4 Reasons to Think About Estate Planning, Even if You’re Not a Millionaire | Sponsored | Money & Investing | Hudson Valley | Hudson Valley; Chronogram
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It’s funny how the phrase “estate planning” can instantly conjure up the image of a Rolls Royce gliding up the driveway of a mansion straight out of The Great Gatsby (or, more topically, “Schitt’s Creek”). But its antiquated, ostentatious name doesn’t make it any less relevant to the average Joe—even if he’s a 30-something still paying off his student loans or a single parent whose paycheck immediately disappears into a pile of expenses.


Because dying sucks, and we should all endeavor to do it with the most grace possible (and that includes the legacy we leave behind), we’ve rounded up four reasons you should consider estate planning at any age or income level.

1. You have kids

This one shouldn’t come as a surprise, but it’s still worth stating. If you have kids, you should definitely consider setting up a will. “You’ll want to name a legal guardian and make a plan for who is managing their money,” says Michael Wagner, Esq., senior counsel at Walden-based firm Jacobowitz & Gubits. In New York State, your children are your next-of-kin, but if they’re too young to drive themselves to school, let alone manage their own finances, then it’s worth talking to an attorney about how to best provide for them in the future.

2. You don’t have kids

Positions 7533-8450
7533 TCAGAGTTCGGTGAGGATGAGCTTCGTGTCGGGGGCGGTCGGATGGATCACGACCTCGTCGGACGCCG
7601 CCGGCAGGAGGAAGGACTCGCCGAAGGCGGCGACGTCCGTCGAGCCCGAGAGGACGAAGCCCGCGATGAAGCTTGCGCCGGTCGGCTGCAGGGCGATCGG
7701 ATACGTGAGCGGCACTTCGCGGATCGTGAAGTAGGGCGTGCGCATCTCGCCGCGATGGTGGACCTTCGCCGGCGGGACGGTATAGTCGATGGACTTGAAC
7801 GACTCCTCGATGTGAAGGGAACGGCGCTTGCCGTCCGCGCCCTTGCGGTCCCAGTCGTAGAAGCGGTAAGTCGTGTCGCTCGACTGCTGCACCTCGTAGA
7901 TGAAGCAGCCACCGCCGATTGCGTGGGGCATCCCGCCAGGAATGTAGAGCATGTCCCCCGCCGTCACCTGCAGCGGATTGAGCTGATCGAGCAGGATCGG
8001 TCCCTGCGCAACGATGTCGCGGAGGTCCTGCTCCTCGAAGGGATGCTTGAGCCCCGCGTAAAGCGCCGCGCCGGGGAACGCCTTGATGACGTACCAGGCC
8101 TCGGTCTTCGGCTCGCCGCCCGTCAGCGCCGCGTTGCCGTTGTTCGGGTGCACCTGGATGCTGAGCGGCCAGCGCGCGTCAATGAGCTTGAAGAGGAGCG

It’s easy to assume the process of finalizing your estate is easier without kids. But things can actually get a lot trickier, especially if you want to give your assets to close friends or charity.

When someone dies, their closest relatives are required to be involved in the probate proceeding—a court process that governs estate distributions. Careful estate planning must be done in circumstances where these family members are not the beneficiaries, and may be likely to contest the will. Some people consider using trusts to eliminate the probate process and make challenges more difficult.

3. You're a pet parent

For a lot of us, our pets are our families, too. But your pets are actually considered your legal property and pass onto your beneficiaries with everything else you own. Thinking ahead about a friend or family member who would welcome that responsibility can ensure your pet will get to live with someone who loves them as much as you do. You can make a private arrangement for your pets, but it’s possible to include them in your will or even set up a trust for their expenses.

4. You live online

This last one will probably hit home for most of us. Our digital lives are increasingly robust; from our social media and email accounts to that collection of Kindle ebooks and the unfinished memoir saved on Google Docs. According to Wagner, “You can leave the executor of your estate the rights to any digital intellectual property, but that will be subject to the platform’s terms of use.” For instance, companies such as Facebook and Apple can have terms of use that dictate what happens to your data when you pass away. So as more and more services migrate online, it’s becoming just as important to think about what’s left online as what’s left in the garage.


Michael Wagner, Esq., is senior counsel concentrating in elder law and estate planning. You can learn more about the law firm of Jacobowitz & Gubits at jacobowitz.com.

This content is made possible by our sponsor. It does not necessarily reflect the attitude, views, or opinions of the Chronogram editorial staff.

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